Frames cracked by Lines
of doubt
hold the cleft note that is blown 
as you make that journey across this 
blank 
knowing that drawing the map is more important
than simply 
journeying.

(…)

The slate is dry,
blank. Write. (76-78)

Such moments are frequent across his corpus. Most poems have at least one moment in which attention is drawn to writing act, which tends to push signification towards aporia. Interest thus turns from the fact of meta-poetics to the way it affects the treatment of the disparate subjects which Questel takes up: religion, family, domestic life, politics, music, carnival, nature.

Once I stopped flinching at the overload of puns, double entendres and other forms of at times glib wordplay, it dawned on me that Questel’s is an idiom distinctly suited to corroding authorised speech acts. He consistently steers the linguistic assurance of the powerful towards the signifying gap; from the Prime Minister, to preachers, to judges, to the codes of power attached to domestic roles. I began to wonder if his work presents something of a nascent, peripheral mode of post-modernism; not one saturated with knowing references to the theories of the linguistic turn and invested in the indefinite suspension of irony, but a poetics that registers the internal collapse of confidence in signification under pressure from conditions in this post-decolonisation period.

Coup or the Hopeless Art of Writing

There is a fatal lethal flame
that burns old people’s homes, houses,
stores, private enterprise and
public faith. Coups here are
as noisy as my caged pigeons.

There are more military juntas
than Caribbean experts on
international relations.

To sit and write this down
may seem a luxury to many. In plain
truth there is a coup to film
or stop or report. If I drop all
this and race ahead to

where the action is, I may
get there before the B.B.C.
correspondent – or the political
reporter for the Washington Post.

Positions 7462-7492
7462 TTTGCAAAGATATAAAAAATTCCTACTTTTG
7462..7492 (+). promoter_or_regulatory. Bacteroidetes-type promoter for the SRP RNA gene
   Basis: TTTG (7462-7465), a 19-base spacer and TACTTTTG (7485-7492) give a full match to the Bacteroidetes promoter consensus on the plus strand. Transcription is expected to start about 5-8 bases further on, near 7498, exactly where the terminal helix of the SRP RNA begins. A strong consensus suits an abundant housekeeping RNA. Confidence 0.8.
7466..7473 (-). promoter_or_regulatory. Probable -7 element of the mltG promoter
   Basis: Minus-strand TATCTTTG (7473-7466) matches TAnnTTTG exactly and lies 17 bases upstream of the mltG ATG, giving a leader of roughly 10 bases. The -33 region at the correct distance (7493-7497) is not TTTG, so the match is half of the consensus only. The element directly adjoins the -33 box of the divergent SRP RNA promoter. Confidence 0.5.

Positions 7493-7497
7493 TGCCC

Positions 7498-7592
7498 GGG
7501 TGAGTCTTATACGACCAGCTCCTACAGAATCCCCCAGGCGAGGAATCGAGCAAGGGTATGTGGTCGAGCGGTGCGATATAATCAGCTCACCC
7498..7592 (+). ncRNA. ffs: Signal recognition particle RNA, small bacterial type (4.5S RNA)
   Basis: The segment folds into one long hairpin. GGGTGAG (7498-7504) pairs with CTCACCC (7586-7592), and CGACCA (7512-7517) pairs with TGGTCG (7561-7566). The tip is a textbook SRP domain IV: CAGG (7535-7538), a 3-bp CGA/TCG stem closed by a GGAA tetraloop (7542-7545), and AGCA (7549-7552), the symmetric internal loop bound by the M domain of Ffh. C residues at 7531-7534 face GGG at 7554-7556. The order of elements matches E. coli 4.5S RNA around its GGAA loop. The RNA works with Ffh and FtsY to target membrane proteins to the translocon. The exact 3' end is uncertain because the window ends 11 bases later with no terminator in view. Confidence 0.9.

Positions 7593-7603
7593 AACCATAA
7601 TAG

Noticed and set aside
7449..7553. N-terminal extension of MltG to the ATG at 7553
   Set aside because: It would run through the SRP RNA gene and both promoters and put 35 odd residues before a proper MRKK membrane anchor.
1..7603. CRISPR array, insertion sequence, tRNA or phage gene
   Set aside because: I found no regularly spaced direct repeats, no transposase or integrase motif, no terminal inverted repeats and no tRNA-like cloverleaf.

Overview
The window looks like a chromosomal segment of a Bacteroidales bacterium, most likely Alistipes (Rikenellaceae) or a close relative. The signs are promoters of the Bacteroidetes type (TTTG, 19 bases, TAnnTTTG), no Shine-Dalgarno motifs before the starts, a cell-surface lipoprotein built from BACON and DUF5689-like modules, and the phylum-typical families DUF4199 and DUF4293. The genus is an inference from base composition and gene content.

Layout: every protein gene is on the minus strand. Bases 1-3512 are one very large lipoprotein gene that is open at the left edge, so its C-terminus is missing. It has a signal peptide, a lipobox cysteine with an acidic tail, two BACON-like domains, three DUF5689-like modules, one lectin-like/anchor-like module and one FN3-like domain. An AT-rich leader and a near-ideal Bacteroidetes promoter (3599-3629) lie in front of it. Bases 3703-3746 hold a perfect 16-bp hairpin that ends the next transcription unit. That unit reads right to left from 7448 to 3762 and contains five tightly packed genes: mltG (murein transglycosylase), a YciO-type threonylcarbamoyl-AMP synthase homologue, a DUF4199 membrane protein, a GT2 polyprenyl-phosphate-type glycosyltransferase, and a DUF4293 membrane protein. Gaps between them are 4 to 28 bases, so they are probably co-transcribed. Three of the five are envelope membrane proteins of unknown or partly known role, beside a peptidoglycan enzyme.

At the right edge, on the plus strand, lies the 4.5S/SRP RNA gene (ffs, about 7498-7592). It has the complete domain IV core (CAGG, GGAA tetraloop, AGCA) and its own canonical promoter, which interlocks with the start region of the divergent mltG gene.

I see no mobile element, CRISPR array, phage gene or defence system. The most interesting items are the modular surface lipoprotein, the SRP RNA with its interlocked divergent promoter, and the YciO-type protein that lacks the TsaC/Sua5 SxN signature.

I could land a story before
the Mafia’s next flight of ganja
takes off for Miami. I may even get
lucky and beat the C.I.A. to the punch;
burn with rage and stage the coup myself. (170)

There are a number of features that you will never encounter in metropolitan post-modernism: a relative class consciousness positioned between a local working class (those for whom writing may seem a luxury) and a global middle-class (the reporters of first-world media companies); a non-trivial proximity to a dysfunctional and precarious state apparatus and the criminal networks that flourish in such circumstances; and the sense, therefore, that one might be a part of the story rather than only its mediator or consumer. And yet there is the perennial concern of postmodern writing with hypermediation and its relation to literary signification. The lineation is relatively discreet by Questel’s standards, but read in the context of his authorship, it reads as another exploration of linguistic reflexivity. Could this be a linguistic turn native to peripheral conditions? One prompted by the collapse of decolonising idealism? We might read Questel as a poet attuned to the autonomisation of regimes of representation in a periphery subject to the double-speak of first-world aid, structural adjustments and humanitarian interventions.

If this presents one possible basis for finding Questel’s work historically interesting, it does not mean that the experience of reading his work will be pleasurable. The poems that I actively enjoyed were those in which Questel trained his meta-poetic sensibility on the variety of speech types he heard around him in Trinidad. The six-poem sequence ‘Voices’, from his second collection Near Morning Ground subjects various voices to his peculiar deconstructive method, including effective satires of folksy patriarchy as neo-colonial chauvinism (‘This Island Mopsy’) and Granger / Daaga as the Zulu King Shaka: ‘We need more black sounds. / Black people know what to do. We / have always known what to do. Shaka /say is the fire next time’ (106). The title of his final collection Hard Stares signals something of an aesthetic reorientation. If poems like ‘Judge Dreadword’ continue established concerns and lines of polemic, ‘Playroom’ and ‘The Bush’ have a winning restraint and seem to indicate a poet outgrowing some of his post-adolescent convictions and influences.